# ...

Given /^I log in as (.*)$/ do |name|
  # ...

Given /^(.*) is logged in$/ do |name|
  Given "the user #{name} exists"
  Given "I log in as #{name}"

14. Use Parallel Step Definitions to Support Different Implementations for Features

For example, running features against Webrat and Selenium. Put these step definitions somewhere where they won’t be auto-loaded, and require them from the command line or rake task.

15. Avoid Using Conjunctive Steps

Each step should do one thing. You should not generally have step patterns containing “and.” For example:

Given A and B

should be split into two steps:

Given A
And B


Bye 🙂


Summary of Calabash iOS Ruby API – Assertions

Hi guys ! I hope you are well ! Here there are many commands of calabash-ios that are very useful 🙂



fail(msg="Error. Check log for details.")


check_element_exists("view marked:'#{expected_mark}'")




touch(uiquery, options={})


irb(main):037:0> touch("view marked:'switch'")
irb(main):038:0> tap 'switch'
irb(main):040:0> touch("view marked:'First'", :offset => {:x => 50, :y => 0})
irb(main):041:0> touch(nil, :offset => {:x => 50, :y => 0})





irb(main):043:0> keyboard_enter_char "a"
irb(main):076:0> keyboard_enter_char "More"


irb(main):044:0> keyboard_enter_text "The Quick Brown Fox"



scroll(uiquery, direction)

irb(main):082:0> scroll "scrollView", :down




scroll_to_row(uiquery, number)

irb(main):081:0> scroll_to_row "tableView", 2


{:query => "tableView",
 :row => 0,
 :section => 0,
 :scroll_position => :top,
 :animate => true}
irb(main):003:0> scroll_to_cell(:row => 13, :section => 0)
=> ["; contentOffset: {0, 0}>. Delegate: LPThirdViewController, DataSource: LPThirdViewController"]

:row the row to scroll to
:section the section to scroll to
:scroll_position the position to scroll to :top, :bottom, :middle
:animate animate the scrolling or not

each_cell(options, &block)

{:query => "tableView", #the table view to act on
 :post_scroll => 0.3,  #a pause after each action taken
 :skip_if => nil, #an optional proc to skip some cells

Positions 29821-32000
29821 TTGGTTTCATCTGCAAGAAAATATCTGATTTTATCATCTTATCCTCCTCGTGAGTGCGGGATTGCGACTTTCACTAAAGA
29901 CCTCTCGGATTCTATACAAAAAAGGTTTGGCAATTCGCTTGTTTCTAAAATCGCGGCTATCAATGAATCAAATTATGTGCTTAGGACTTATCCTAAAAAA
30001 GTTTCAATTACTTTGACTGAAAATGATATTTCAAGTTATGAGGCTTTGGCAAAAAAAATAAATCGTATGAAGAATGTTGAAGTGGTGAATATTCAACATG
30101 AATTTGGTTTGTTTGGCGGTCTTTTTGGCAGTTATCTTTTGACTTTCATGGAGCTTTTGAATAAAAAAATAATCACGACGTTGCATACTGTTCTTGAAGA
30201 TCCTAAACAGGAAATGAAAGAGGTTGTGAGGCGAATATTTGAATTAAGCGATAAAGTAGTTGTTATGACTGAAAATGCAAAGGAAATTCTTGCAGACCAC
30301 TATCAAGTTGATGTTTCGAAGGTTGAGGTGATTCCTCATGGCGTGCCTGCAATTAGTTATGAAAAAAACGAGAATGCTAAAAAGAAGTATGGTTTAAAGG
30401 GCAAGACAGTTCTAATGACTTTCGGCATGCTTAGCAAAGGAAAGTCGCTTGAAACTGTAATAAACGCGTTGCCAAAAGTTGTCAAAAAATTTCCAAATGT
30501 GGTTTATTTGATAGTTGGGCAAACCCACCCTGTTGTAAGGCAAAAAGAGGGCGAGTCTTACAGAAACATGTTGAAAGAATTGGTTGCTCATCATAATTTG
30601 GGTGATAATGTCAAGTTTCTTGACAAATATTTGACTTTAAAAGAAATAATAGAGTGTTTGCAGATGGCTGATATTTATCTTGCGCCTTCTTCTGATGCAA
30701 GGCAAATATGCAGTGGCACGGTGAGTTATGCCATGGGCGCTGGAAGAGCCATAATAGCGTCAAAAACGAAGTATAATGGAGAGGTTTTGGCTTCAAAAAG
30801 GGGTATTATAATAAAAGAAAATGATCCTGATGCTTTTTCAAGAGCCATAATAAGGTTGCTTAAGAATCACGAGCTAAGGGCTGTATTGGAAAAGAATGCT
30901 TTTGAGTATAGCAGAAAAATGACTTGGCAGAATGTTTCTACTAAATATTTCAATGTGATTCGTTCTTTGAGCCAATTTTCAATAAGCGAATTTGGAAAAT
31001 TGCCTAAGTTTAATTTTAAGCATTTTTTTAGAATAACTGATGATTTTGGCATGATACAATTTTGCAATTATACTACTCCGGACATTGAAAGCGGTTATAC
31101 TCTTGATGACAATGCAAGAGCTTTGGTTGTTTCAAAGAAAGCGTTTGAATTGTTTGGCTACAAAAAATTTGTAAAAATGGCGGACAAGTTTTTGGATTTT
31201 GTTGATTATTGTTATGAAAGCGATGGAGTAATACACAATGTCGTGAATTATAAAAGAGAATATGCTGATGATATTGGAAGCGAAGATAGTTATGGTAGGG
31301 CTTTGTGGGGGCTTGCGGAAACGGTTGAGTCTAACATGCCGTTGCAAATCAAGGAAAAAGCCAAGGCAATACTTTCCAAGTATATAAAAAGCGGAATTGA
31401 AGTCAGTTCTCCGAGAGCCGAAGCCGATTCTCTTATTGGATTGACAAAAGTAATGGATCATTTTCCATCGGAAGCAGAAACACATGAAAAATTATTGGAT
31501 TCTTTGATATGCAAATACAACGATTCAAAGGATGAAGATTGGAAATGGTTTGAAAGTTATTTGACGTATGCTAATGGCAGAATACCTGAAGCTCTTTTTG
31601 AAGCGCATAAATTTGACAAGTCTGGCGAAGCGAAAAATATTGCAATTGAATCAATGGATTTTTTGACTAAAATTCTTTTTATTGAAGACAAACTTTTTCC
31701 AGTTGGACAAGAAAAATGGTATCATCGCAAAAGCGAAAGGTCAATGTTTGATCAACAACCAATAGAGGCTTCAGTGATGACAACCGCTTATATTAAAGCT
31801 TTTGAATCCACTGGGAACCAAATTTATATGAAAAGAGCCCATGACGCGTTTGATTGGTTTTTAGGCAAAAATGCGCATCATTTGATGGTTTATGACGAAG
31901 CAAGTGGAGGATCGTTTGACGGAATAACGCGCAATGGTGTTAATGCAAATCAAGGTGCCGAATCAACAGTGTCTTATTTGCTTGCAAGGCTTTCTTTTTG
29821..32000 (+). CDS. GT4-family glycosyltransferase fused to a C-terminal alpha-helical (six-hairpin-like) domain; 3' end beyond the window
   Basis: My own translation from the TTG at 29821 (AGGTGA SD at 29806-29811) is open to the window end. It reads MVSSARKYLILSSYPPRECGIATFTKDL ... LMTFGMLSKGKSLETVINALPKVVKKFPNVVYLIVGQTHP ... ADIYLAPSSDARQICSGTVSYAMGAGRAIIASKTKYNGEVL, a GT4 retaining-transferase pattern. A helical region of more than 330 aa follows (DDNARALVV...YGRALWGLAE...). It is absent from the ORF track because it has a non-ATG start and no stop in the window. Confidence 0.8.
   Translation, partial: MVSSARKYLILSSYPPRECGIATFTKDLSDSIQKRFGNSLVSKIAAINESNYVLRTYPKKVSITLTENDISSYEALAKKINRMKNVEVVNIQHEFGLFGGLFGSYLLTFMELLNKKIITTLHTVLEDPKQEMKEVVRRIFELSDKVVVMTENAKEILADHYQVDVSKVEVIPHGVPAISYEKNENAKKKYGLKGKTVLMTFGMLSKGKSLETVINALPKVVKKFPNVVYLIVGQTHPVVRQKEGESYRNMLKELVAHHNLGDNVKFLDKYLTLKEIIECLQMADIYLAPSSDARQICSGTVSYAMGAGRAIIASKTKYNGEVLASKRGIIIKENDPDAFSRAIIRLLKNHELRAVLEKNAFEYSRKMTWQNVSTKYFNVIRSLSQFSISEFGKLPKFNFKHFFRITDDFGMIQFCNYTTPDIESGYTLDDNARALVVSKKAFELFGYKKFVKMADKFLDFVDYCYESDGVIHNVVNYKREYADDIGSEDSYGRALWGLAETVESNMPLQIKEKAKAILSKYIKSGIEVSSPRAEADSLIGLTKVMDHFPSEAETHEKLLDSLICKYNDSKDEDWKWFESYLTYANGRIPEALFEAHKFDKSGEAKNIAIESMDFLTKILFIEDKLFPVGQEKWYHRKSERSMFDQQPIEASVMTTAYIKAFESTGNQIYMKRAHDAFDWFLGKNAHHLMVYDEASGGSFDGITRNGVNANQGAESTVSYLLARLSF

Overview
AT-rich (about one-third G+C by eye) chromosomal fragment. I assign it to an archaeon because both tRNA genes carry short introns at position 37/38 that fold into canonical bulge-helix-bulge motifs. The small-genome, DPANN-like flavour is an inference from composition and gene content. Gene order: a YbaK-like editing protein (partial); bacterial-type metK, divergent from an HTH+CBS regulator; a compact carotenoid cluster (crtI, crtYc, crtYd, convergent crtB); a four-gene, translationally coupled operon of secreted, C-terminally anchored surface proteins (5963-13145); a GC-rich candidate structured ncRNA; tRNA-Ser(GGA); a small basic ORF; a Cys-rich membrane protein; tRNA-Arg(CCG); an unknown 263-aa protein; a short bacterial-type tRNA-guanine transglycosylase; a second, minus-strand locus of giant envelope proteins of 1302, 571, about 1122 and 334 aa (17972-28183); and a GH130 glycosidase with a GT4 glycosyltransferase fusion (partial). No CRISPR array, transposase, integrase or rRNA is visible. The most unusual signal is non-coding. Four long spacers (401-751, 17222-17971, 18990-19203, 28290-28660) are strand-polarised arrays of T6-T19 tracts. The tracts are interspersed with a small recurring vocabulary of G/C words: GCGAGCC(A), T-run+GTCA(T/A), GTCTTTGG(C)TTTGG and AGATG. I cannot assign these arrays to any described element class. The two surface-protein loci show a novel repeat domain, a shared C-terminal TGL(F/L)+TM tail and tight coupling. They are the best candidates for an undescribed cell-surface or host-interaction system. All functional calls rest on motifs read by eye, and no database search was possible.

:animate => true #animate the scrolling?
irb(main):008:0> each_cell(:post_scroll=>0) do |row, sec|
irb(main):009:1* puts "Row #{row} in Section #{sec}"
irb(main):010:1> end
Row 0 in Section 0
Row 1 in Section 0
Row 2 in Section 0
Row 3 in Section 0
irb(main):001:0> table_labels = []
=> []

irb(main):002:0> each_cell(:animate => false, :post_scroll => 0.1) do |row, sec|
irb(main):003:1*  txt = query("tableViewCell indexPath:#{row},#{sec} label", :text).first
irb(main):004:1>  table_labels << txt irb(main):005:1> end
=> 1

irb(main):006:0> table_labels
=> ["Cell 0", "Cell 1", "Cell 2", "Cell 3", "Cell 4", "Cell 5", "Cell 6", "Cell 7", "Cell 8", "Cell 9", "Cell 10", "Cell 11", "Cell 12", "Cell 13", "Cell 14", "Cell 15", "Cell 16", "Cell 17", "Cell 18", "Cell 19", "Cell 20", "Cell 21", "Cell 22", "Cell 23", "Cell 24", "Cell 25", "Cell 26", "Cell 27", "Cell 28", "Cell 29"]




irb(main):083:0> rotate :left


(Event) Playback

playback(recording, options={})

irb(main):103:0> playback "drag_switch_around", :query => "view marked:'switch'", :offset => {:x=>2, :y=>0}

record_begin and record_end

irb(main):104:0> record_begin
=> ""
irb(main):105:0> record_end "move_down"
=> "move_down_ios5_iphone.base64"




:place => "Tower of London"
:latitude => ..., :longitude => ...



backdoor(sel, arg)

- (NSString *) calabashBackdoor:(NSString *)aIgnorable;
irb(main):002:0> backdoor("calabashBackdoor:", "")
=> "YES"



screenshot(options={:prefix=>nil, :name=>nil})

screenshot({:prefix => "/Users/krukow/tmp", :name=>"my.png"})

screenshot_embed(options={:prefix=>nil, :name=>nil, :label => nil})

screenshot_embed({:prefix => "/Users/krukow/tmp", :name=>"my.png", :label => "Mine"})





irb(main):026:0> server_version
=> {"outcome"=>"SUCCESS", "app_name"=>"LPSimpleExample-cal", "simulator_device"=>"iPhone", "iOS_version"=>"5.1", "app_version"=>"1.0", "system"=>"x86_64", "app_id"=>"com.lesspainful.example.LPSimpleExample-cal", "version"=>"0.9.126", "simulator"=>"iPhone Simulator 358.4, iPhone OS 5.1 (iPhone/9B176)"}



irb(main):027:0> client_version
=> "0.9.127.pre1"



irb(main):028:0> calabash_exit
=> []
irb(main):029:0> server_version
Errno::ECONNREFUSED: Connection refused - connect(2) (http://localhost:37265)



irb(main):007:0> quoted = escape_quotes("Karl's child")
=> "Karl\\'s child"
irb(main):008:0> query("view marked:'#{quoted}'")



macro 'I touch "Second"'

lbl = ".......a long text......"
macro %Q[I use a step with "double" quotes and 'single' and #{lbl}]



flash("TableView index:2")



Summary of Calabash iOS Ruby API – QUERY

Just a summary of useful commands !


query(uiquery, *args)
irb(main):003:0> query("button index:0")
=> [{"class"=>"UIRoundedRectButton", "frame"=>{"y"=>287, "width"=>72, "x"=>100, "height"=>37}, "UIType"=>"UIControl", "description"=>">"}] 
irb(main):005:0> query("button index:0").first.keys
=> ["class", "frame", "UIType", "description"]

irb(main):006:0> query("button index:0").first["frame"]["width"]
=> 72

irb(main):031:0> query("tableView","numberOfSections")
=> [1]
irb(main):033:0> query("tableView","delegate","description")
=> [""]
irb(main):034:0> query("tableView",numberOfRowsInSection:0)
=> [30]
irb(main):035:0> query("tableView","numberOfRowsInSection"=>0)
=> [30]
irb(main):036:0> query("pickerView",:delegate, [{pickerView:nil},{titleForRow:1},{forComponent:0}])
=> ["1,0"]